No matter. In the longer term, all the signs are that this 17-year old from Melbourne might just be the next big thing in Australian golf. Only four months ago, for example, he finished T-3 in the Victorian Open, two shots behind European Tour regular Richard Green.
“He seems to be the real deal,” says former U.S Open champion Geoff Ogilvy, who played alongside Ruffels in last year’s Australian Masters. “There are tons of kids around who strike the ball amazingly and present really well on the range. They hit shots just like the pros really.
“Every now and then though, a player comes along who has that X-factor, or something you don’t quite understand. Jordan Spieth has it. Rory McIlroy has it. And Ryan does too.”
His nation’s junior champion in each of the past two years, Ruffels comes from an elite sporting family. His father, Ray, won the Australian Open doubles in 1977, was a regular member of the Aussie’s Davis Cup team and went on to coach the highly successful doubles team of Mark Woodforde and Todd Woodbridge. Mother AnnaMaria played multiple times for the United States in the Federation Cup.
Indeed, the younger Ruffels could have followed his parents into their chosen sport. At the age of ten, Ryan – who was born in Florida – was the top-ranked under-12 tennis player in southern California. Only when his father was offered a job with the Australian Institute of Sport in Canberra did Ryan turn to golf, although the first club he owned was a present from former Open and Masters champion Mark O’Meara, back when the Ruffels family lived on the Isleworth estate in Orlando.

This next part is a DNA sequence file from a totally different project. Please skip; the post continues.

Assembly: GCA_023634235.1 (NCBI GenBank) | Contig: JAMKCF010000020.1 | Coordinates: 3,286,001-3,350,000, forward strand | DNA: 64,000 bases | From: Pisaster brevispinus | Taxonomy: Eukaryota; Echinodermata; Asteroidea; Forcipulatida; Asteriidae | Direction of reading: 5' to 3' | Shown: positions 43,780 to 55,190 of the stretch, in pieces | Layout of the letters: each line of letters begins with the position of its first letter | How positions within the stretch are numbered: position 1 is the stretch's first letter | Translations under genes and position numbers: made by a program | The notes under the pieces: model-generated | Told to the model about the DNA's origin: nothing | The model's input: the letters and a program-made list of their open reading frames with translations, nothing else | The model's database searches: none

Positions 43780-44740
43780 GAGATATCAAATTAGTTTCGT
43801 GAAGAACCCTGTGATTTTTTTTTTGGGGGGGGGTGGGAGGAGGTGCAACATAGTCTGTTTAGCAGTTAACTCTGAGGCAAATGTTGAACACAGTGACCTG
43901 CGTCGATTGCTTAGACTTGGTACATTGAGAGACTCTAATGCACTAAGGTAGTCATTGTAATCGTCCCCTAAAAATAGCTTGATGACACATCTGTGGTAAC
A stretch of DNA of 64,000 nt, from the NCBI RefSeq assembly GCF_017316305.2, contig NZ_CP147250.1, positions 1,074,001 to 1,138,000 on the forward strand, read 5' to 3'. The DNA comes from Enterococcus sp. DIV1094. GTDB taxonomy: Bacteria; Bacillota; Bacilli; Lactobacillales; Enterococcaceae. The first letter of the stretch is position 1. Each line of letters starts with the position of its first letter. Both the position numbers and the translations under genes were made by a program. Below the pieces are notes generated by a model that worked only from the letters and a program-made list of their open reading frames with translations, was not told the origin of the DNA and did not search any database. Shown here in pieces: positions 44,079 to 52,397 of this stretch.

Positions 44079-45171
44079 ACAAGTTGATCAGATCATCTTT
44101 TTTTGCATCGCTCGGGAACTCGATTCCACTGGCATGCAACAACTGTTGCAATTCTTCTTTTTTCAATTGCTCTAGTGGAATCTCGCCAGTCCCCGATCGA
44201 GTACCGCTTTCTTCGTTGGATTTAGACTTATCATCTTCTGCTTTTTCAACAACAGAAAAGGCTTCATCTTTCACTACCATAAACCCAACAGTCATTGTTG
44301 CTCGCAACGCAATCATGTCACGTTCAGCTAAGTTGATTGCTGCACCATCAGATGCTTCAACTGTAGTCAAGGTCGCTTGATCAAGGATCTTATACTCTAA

“I enjoy golf more,” he says. “You don’t have to run for one thing.”
This past week Ruffels has certainly been having a lot of fun. As you’d expect from a young man who has spent a fair bit of time around golfing purists like Ogilvy, pictured below right, and former European Tour pro Mike Clayton, he instinctively took to the challenges presented by golf’s most famous venue.
“The Old Course is everything I expected and more,” he says. “And it is so cool to see it with the stands up for the Open. I was told how I would have to run shots on to the greens. I fancy myself a bit of a highball hitter who can stop shots pretty quickly. But here that shot has no chance, especially downwind. So I’ve been working on hitting 7-irons from maybe 100 yards, landing the ball at 70 and letting it run the rest.
“This form of golf is the best way to learn how to play because it requires the most skill. It’s multi-dimensional, not just hitting the same shot over and over. I’ve seen plenty of guys in the US with one stock shot – which is all they can play. But that is all they need and they are adapting to their environment. Here, though, you need all the shots and some you’ve never seen before.
“For example, in a practice round I putted from 65-yards out on the 10th hole on the Old Course. The pin was on the front, just over a huge bump. And my ball was on a downhill lie. In other words, I had no chance. So I putted to about 15 feet, which was a lot closer than if I had chipped it. I love that sort of thing.”